An MC Escher? A Rolling Ball Sculpture?

Escher's Relativity
Relativity, by MC Escher

MC Escher was an artist born in the Netherlands in 1898. He died in 1972. His graphic skill and imagination is still unmatched today. Although it is flattering when people compare Perplexus to Escher's work, there are some real differences. Escher creates illusions. His work is about defying gravity and physics.

Perplexus is wholly physical, with no spatial tricks, and works because of gravity and physics.

Interestingly, Escher’s Relativity, above, could function as a Perplexus, though many of his illusions could not. Why? Because this piece has a natural interconnection of planes in space. If a ball is introduced, and the scene is rotated, it could traverse all planes.

Escher's Print Gallery
Print Gallery, by MC Escher

On the other hand, Escher's PRINT GALLERY, above, could not be made into a Perplexus because the planes are illusory. They do not naturally relate physically. This piece is one of the more obvious Escher distortions. Many of his works have incredible subtlety, where the illusion is difficult to detect at first.

California Dreamin
California Dreamin by Bruce Gray

Rolling ball sculptures are quite fun to watch. Sometimes they are designed to allow viewers to drop a ball into them so they can witness the amazing acrobatics. Some run automatically. These sculptures have always been an attraction to me, but Perplexus is not one of them.

These sculptures usually rely on the track being fixed, though they may also contain moving elements driven by the kinetic energy of the ball, such as swings, carriages, and levers. Very carefully designed systems are created so the ball cannot fall off the track unexpectedly. For a rolling ball sculpture this would be disastrous.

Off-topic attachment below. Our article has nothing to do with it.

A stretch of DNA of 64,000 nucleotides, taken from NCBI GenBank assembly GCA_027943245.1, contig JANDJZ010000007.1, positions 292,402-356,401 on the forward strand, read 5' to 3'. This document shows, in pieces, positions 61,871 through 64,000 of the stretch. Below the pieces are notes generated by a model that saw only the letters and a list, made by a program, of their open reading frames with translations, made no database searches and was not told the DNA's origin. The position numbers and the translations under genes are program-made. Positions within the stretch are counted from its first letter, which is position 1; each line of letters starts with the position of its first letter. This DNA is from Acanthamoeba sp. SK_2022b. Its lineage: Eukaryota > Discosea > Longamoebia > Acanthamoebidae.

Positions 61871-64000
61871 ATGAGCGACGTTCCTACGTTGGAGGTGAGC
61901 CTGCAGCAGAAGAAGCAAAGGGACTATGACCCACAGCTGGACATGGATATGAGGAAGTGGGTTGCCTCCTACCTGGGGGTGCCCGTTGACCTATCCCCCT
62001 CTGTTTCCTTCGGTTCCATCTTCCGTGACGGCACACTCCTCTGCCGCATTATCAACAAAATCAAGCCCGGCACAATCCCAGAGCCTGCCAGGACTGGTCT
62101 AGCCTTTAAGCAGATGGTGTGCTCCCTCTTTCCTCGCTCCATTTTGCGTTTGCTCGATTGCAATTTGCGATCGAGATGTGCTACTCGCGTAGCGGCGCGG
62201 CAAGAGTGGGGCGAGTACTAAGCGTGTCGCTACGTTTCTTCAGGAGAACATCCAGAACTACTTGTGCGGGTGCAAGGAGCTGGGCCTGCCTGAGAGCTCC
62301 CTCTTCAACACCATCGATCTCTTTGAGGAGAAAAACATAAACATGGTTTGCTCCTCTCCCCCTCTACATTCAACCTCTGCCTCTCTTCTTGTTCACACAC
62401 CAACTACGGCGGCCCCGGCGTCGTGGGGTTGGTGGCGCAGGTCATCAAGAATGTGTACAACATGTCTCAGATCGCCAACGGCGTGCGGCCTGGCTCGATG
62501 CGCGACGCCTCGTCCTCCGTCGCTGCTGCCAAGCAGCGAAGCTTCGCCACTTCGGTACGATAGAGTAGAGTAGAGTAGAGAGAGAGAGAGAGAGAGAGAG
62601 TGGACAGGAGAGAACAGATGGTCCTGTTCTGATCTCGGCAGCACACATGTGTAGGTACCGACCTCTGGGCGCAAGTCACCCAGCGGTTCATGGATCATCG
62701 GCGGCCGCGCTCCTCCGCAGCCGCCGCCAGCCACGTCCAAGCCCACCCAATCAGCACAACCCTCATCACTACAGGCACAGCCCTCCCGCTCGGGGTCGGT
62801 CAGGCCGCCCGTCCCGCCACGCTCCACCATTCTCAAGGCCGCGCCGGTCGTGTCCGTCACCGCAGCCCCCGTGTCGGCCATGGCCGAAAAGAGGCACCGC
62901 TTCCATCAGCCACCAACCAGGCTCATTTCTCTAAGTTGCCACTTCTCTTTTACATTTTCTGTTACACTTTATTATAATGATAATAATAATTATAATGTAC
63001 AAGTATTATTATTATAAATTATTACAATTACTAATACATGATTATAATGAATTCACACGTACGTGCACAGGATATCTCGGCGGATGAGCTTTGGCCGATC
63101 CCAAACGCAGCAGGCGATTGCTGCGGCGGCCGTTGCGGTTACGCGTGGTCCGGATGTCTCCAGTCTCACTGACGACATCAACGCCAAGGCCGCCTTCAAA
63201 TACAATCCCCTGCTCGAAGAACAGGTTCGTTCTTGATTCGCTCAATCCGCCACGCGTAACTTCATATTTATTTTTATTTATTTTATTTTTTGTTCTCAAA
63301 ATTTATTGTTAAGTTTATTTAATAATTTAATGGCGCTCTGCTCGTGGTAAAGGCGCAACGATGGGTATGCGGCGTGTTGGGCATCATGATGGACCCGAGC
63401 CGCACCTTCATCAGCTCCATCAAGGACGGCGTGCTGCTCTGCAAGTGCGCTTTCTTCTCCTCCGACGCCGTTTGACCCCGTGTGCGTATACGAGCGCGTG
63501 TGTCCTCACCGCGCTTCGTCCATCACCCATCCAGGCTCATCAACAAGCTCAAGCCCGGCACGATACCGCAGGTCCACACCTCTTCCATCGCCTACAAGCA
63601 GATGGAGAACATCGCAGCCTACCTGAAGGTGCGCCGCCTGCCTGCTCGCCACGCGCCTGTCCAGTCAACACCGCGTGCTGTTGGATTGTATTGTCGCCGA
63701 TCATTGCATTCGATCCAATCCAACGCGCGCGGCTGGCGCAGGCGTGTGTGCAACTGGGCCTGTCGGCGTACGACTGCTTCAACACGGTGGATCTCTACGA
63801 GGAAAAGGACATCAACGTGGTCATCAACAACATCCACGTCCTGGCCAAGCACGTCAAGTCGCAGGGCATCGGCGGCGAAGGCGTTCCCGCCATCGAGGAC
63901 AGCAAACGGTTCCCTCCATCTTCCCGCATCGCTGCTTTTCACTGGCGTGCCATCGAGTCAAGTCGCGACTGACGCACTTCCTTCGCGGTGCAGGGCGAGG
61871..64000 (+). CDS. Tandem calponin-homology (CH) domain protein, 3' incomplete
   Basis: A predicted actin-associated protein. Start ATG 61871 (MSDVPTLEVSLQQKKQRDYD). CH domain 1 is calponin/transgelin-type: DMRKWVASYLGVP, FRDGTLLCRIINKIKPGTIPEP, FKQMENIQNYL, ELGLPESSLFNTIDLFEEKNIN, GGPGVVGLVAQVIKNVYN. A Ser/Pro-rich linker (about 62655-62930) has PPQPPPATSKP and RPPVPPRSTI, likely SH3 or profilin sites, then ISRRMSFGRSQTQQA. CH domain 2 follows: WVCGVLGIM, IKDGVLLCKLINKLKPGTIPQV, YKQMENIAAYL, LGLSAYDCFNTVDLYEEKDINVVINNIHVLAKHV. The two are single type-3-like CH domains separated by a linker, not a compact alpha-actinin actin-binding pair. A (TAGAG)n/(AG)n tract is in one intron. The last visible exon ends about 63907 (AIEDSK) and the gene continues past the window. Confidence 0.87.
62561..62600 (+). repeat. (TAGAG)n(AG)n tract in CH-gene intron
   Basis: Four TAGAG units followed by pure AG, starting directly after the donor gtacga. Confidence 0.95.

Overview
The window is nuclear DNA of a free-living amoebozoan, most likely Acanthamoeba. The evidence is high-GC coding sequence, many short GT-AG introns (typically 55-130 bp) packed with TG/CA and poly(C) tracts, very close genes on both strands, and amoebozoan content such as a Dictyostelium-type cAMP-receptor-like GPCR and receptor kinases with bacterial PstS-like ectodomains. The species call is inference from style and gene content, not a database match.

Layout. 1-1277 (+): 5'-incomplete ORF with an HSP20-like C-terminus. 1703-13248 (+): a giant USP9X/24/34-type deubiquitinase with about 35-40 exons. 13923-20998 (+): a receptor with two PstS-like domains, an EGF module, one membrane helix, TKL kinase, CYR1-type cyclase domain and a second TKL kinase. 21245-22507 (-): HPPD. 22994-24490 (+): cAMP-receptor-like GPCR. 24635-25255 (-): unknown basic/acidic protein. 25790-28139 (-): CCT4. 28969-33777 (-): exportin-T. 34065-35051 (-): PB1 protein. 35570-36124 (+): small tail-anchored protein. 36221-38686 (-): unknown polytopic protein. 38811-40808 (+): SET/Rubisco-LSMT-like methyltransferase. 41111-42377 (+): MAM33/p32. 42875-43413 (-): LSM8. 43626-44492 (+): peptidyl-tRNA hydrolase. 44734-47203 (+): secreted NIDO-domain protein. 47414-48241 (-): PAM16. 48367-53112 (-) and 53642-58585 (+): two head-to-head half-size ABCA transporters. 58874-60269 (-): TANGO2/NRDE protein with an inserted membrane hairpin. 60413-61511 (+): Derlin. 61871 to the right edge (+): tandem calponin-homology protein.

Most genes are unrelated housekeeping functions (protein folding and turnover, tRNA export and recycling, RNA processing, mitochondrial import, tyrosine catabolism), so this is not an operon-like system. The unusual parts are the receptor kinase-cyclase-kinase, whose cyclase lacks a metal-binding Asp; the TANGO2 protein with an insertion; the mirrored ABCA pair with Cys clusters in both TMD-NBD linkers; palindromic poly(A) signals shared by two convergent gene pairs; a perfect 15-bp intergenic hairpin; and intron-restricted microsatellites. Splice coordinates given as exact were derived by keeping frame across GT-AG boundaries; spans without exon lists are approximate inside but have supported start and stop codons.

The action relies on driving a ball to the top of the structure (storing potential energy) and allowing it to release this energy with downward momentum, until it reaches the bottom.

They are for the most part observational and not interactive.

On the other hand, Perplexus requires the track system itself to swing around continuously, orienting the local path to the plane of the earth. Tilting the current plane allows for movement. Potential and kinetic energy constantly switch throughout play, because the ball bearing moves from a high to a low and back to a high point at each plane and turn. Potential energy is stored at each plane change, and kinetic energy is released as each new plane is traversed.

Mechanical elements introduced into a Perplexus rely on human set-up at the beginning of each step. A pivot or scoop will not function until proper orientation of the entire structure is achieved. And of course, to the bane of the participant, the ball often falls off unexpectedly!

Perplexus is fully interactive. Human hands power all movement.